College admissions officers reveal what bugs them most

Parents and students behaving badly. 

Imagine yourself on the other side of the College Admissions desk.

It’s not so glorious apparently, or at least you need to be thick-skinned and good-natured. Joseph Connolly, a school counselor at New Oxford High School in New Oxford, Pa., wanted to know the pet peeves of admissions officers.

He sent out a request to members of the National Association for College Admissions Counselors and was deluged with responses. Apparently, college admissions officers were waiting for an opportunity to unload their hidden humor and their frustrations.

The following are actual accounts of students and parents behaving badly. The responses fall into several areas:


  • The E-mail address is silly, stupid, or offensive such as
  • Sending e-mails that use Instant Messaging or texting shorthand “im w8ing 4 some1 2 call me.”
  • Cell phone voice-mail messages with 30 seconds of a student’s favorite rap song.
  • Answering a cell phone during an interview.
  • Leaving a message with just a first name and no telephone number, “Hi, this is Suzie, please call me back.”
  • Chewing gum during an interview.
  • Misrepresenting the breadth and depth of activities. Not being able to respond to a follow-up question such as “What did you do as part of your involvement in _____?”
  • Yawning or acting distracted during a one-on-one interview. Nervous habits like hair-twirling, foot-tapping or “ums,” “likes” and “you knows” make a bad situation worse.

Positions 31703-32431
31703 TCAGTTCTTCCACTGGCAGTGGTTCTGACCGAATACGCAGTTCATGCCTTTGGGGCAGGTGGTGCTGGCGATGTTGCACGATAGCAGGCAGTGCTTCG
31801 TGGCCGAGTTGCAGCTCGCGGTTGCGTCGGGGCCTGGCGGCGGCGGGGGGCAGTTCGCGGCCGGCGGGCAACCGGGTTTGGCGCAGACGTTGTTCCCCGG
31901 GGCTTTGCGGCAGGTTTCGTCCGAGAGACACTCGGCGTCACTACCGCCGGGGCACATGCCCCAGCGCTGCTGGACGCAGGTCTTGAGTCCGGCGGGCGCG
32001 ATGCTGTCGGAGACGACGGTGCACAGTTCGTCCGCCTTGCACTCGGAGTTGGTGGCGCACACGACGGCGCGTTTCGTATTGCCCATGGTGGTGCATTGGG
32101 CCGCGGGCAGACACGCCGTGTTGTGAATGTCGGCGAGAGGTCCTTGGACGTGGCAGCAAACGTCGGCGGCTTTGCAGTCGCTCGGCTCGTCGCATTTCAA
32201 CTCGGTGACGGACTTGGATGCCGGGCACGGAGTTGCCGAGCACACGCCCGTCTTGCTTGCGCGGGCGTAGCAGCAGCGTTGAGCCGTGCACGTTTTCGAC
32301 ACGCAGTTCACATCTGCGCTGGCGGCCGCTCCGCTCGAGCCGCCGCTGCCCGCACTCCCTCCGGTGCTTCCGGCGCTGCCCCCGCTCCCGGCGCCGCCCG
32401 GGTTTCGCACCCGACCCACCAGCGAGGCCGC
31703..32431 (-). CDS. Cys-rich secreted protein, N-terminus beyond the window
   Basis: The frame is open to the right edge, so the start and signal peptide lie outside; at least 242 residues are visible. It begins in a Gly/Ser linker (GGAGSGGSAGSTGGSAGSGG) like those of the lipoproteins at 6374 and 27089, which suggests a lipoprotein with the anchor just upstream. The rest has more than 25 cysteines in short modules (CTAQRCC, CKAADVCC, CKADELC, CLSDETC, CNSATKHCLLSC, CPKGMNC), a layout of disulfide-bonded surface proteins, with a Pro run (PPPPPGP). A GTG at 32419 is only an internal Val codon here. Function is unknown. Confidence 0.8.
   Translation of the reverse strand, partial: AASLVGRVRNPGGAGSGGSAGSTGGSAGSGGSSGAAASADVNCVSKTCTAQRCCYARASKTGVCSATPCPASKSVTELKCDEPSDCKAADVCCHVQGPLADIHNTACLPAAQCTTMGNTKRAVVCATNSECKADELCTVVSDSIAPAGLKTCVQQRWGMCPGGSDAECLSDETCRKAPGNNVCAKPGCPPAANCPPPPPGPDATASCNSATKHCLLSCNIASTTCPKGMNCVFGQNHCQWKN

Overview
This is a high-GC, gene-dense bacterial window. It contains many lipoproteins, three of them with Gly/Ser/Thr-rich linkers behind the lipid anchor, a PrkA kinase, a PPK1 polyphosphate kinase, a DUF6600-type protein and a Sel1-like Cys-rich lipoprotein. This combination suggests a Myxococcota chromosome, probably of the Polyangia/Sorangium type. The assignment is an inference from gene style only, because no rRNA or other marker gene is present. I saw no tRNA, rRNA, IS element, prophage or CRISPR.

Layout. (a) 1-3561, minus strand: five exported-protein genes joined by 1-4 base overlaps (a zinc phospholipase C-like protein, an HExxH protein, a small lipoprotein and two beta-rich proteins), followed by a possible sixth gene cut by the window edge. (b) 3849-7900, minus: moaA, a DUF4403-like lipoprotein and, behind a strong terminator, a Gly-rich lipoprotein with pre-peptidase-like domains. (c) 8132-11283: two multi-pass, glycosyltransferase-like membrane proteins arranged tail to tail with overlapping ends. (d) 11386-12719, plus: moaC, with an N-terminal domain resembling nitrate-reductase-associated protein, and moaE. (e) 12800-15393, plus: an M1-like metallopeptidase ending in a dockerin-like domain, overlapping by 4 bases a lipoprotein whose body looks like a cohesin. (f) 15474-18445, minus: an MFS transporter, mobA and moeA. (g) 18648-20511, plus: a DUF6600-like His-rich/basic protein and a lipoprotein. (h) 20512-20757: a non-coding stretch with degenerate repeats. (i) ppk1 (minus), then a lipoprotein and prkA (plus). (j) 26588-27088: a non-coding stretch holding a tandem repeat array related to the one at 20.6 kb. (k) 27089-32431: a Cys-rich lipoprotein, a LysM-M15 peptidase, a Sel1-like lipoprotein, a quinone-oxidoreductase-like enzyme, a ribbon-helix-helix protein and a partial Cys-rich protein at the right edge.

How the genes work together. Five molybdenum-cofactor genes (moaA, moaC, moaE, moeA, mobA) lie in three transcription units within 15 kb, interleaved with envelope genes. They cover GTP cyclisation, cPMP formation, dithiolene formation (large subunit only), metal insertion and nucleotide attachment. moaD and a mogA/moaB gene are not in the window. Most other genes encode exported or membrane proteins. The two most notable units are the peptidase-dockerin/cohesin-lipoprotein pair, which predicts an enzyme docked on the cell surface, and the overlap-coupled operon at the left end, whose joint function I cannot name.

• Not responding to e-mails from the admissions office.

Not doing your homework

  • Declaring in an interview that you want to major in marine biology or some other major that the college doesn’t even offer.
  • Not proofing the entire application — spell check will allow typos such as “Their is no substitute for human proofreading.”
  • Worse yet is the very common case of sending the heartfelt essay of “Why I want to attend (small private college)” to (big state university).

Gimmick overkills

  • Baking goodies: giant cakes of the campus mascot, cookies in the school colors, pizzas with mushroom messages of “please accept me.”
  • Creating life-sized sculptures with the figure holding an acceptance letter.
  • Delivering one sneaker — the old “one foot in the door” gimmick.

Overzealous parents

  • The very common comment “WE are in the process of completing applications.”
  • Parents attending interviews, and worse yet, speaking for their children.
  • Thinking that because Granddad played golf with a member of the board of trustees, Junior should be accepted.

Campus visits

  • Inappropriate clothing: Don’t wear high heels for a campus tour or expose too much skin.
  • Wearing college paraphernalia from another college to an interview.
  • Sitting in on a class and acting disrespectfully, i.e. texting, talking on a cell phone, falling asleep, not paying attention, or asking silly questions.


  • Writing a “boilerplate essay” and multi-purposing it for many schools without regard to the specific prompt.
  • Not fully answering the essay prompt. Especially the “why” part of the question.
  • Not identifying which essay choice they are responding to.
  • Writing about something they were great at in the seventh grade and haven’t pursued since then.
  • Using overworn cliches and generic statements that anyone could have written.
  • Responding to the “Why this college? essay without specific examples about why the college is a good fit

Lee Bierer is an independent college adviser based in Charlotte.
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